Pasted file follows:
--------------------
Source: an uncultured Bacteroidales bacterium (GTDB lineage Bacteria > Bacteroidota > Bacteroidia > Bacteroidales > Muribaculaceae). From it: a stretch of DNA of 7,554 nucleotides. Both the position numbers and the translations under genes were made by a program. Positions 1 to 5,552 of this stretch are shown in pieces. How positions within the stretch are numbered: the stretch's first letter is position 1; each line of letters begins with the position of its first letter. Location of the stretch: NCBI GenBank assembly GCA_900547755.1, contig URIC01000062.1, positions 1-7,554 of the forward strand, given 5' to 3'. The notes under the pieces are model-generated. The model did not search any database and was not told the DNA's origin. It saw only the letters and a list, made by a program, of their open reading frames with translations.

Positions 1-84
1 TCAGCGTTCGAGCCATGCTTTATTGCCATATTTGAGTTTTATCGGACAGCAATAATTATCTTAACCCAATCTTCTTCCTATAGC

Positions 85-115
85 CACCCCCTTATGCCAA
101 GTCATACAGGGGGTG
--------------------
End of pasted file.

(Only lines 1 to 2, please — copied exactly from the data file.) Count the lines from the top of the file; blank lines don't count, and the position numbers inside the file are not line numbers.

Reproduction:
Source: an uncultured Bacteroidales bacterium (GTDB lineage Bacteria > Bacteroidota > Bacteroidia > Bacteroidales > Muribaculaceae). From it: a stretch of DNA of 7,554 nucleotides. Both the position numbers and the translations under genes were made by a program. Positions 1 to 5,552 of this stretch are shown in pieces. How positions within the stretch are numbered: the stretch's first letter is position 1; each line of letters begins with the position of its first letter. Location of the stretch: NCBI GenBank assembly GCA_900547755.1, contig URIC01000062.1, positions 1-7,554 of the forward strand, given 5' to 3'. The notes under the pieces are model-generated. The model did not search any database and was not told the DNA's origin. It saw only the letters and a list, made by a program, of their open reading frames with translations.

Positions 1-84